2. Similarly, store your stuff. It doesn’t matter if you have soft-close cabinets, these drawers, or a wooden steamer trunk. The adage of “a place for everything, and everything in its place” holds true. Side note; if it is stretchy, don’t hang it. This goes for knits, pants, tee shirts… What’s hanging should be silks, blouses, dresses that do not stretch, jackets and pants that will crease if not hung. Otherwise, to preserve the garment’s integrity, fold. Try folding truly special garments into acid free tissue paper (like this one here) for even greater protection.
  3. Turn on the lights! Get some fairy lights. Stick a spotlight in your closet. Wear a headlamp; do whatever you need to do so that you can see your clothes. This is especially important if you have a lot of clothes that are the same color. Good lighting will literally brighten up your day. If you want to be truly fancy, stick some lights inside the cabinets aforementioned. And don’t forget the mirrors! In all practicality, a mirror is an essential, but it will also bounce light and make your closet look bigger than it actually is.
  4. Find somewhere to put already styled outfits. In highschool, I made a commitment to never wear the same outfit twice. High maintenance, yes, but actually pretty doable if you don’t mind accessories. But finding someplace where you can admire an outfit before you even try it on means that you don’t have to have a huge fashion show when trying to see if two colors match. It also means that you will have less to put away later, as those fashion shows tend to leave a bit of a mess.
  5. Pare down. Nobody wants to be on My Strange Addiction for having too many hawaiian shirts. Keep what makes you happy, along with any absolute essentials. Donate, sell, recycle or toss everything else. Let your clothes have room to breathe.
  6. Pretend your closet is a fancy boutique. Hang your favorite jacket on the back of a door, front and center. Lay out your rings on black velvet. Sort by color. Try to implement merchandising tactics that you see in stores into your own wardrobe. My personal favorite is making sure everything is spaced and facing the same direction. So easy, and so beautiful! Take this a step further and use old shopping bags to organize out of season clothing.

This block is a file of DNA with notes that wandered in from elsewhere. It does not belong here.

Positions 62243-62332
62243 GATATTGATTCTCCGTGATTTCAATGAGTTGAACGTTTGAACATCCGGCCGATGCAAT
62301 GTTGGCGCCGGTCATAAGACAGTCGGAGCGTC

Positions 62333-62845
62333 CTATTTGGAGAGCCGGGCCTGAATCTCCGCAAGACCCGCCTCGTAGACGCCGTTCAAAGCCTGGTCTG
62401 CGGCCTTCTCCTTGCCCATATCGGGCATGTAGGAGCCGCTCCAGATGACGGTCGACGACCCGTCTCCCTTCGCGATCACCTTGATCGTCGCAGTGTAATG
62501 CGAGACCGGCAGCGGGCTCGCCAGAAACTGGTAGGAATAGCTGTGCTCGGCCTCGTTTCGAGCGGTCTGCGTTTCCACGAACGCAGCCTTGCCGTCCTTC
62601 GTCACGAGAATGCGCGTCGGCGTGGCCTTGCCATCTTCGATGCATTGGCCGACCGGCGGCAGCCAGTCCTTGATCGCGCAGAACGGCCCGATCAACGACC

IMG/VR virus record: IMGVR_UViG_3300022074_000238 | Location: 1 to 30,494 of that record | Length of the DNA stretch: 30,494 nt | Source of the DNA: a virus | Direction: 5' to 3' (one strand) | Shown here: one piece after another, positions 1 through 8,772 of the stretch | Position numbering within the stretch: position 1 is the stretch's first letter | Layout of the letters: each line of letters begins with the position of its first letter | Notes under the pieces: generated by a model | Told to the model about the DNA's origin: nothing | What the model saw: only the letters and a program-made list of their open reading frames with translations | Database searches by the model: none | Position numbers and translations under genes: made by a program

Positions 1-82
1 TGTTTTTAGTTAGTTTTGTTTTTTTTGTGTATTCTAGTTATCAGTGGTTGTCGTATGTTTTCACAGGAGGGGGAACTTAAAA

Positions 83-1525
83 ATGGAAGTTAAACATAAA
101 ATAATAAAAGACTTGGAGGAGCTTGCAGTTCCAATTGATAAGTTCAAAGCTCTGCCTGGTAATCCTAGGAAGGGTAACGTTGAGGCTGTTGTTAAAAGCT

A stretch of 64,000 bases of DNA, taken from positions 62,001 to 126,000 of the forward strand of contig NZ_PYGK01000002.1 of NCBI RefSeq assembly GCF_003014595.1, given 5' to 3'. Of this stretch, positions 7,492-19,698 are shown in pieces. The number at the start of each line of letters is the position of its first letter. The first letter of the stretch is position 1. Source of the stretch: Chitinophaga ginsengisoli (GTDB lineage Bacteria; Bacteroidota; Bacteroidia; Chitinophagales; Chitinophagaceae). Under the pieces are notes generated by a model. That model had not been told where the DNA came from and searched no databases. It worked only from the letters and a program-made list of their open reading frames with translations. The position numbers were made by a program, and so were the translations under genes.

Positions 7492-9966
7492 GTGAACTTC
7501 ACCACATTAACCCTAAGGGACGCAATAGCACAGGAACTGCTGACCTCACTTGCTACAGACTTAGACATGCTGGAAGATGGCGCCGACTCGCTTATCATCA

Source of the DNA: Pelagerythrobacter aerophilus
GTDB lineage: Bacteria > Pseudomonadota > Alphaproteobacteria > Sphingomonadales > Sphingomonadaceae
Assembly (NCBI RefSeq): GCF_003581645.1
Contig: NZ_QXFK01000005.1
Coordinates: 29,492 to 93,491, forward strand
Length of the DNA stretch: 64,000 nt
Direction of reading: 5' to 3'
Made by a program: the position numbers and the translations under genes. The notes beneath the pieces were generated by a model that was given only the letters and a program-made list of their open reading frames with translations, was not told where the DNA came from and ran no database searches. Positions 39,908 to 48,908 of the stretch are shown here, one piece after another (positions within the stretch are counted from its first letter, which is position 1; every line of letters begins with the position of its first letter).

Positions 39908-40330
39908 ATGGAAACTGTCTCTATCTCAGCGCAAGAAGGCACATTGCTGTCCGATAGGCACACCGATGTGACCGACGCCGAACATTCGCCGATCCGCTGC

In a perfect world, we would all have Hannah Montana style closets. However, the reality of life is that one cannot always have a floor to ceiling wall of shoes. Imelda Marcos would say differently, I know, but it’s 2018 and minimalist beauty reigns supreme.

So take a rainy day and give these tips a try! And be sure to let me know in the comments what your favorite closet hacks are.

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Midwinter July

by Sarah on January 21, 2018, no comments

shirt that is actually a body suit- c/o Tobi, pants- thrifted, shoes- Everlane, belt- thrifted (but it’s Céline)

IT FELT LIKE SUMMER TODAY!!! Which is concerning because it’s January and not July, and means we should all be very worried about the earth. It’s kind of hard to worry though while sitting out on one’s front stoop taking in the sun. Which I did my fair share of today. And I didn’t even need a jacket!

This outfit felt appropriately whimsical to celebrate the unseasonably warm temperatures. The shirt is actually a body suit from Tobi that I can’t wait to pair with jorts, a crisp white button down, and the accessories pictured here. It’s slinky and cool and very ballerina-y. The pants are these ridiculously voluminous pants I got in a thrift store that are more parachutes than actual bona fide legwear. I teamed them with some backless mules for more summer vibes, and white 60’s earrings. Oh, and a scarf. Who can forget the scarf (especially seeing as it’s tied front and center).

What’s your Midwinter-summer look?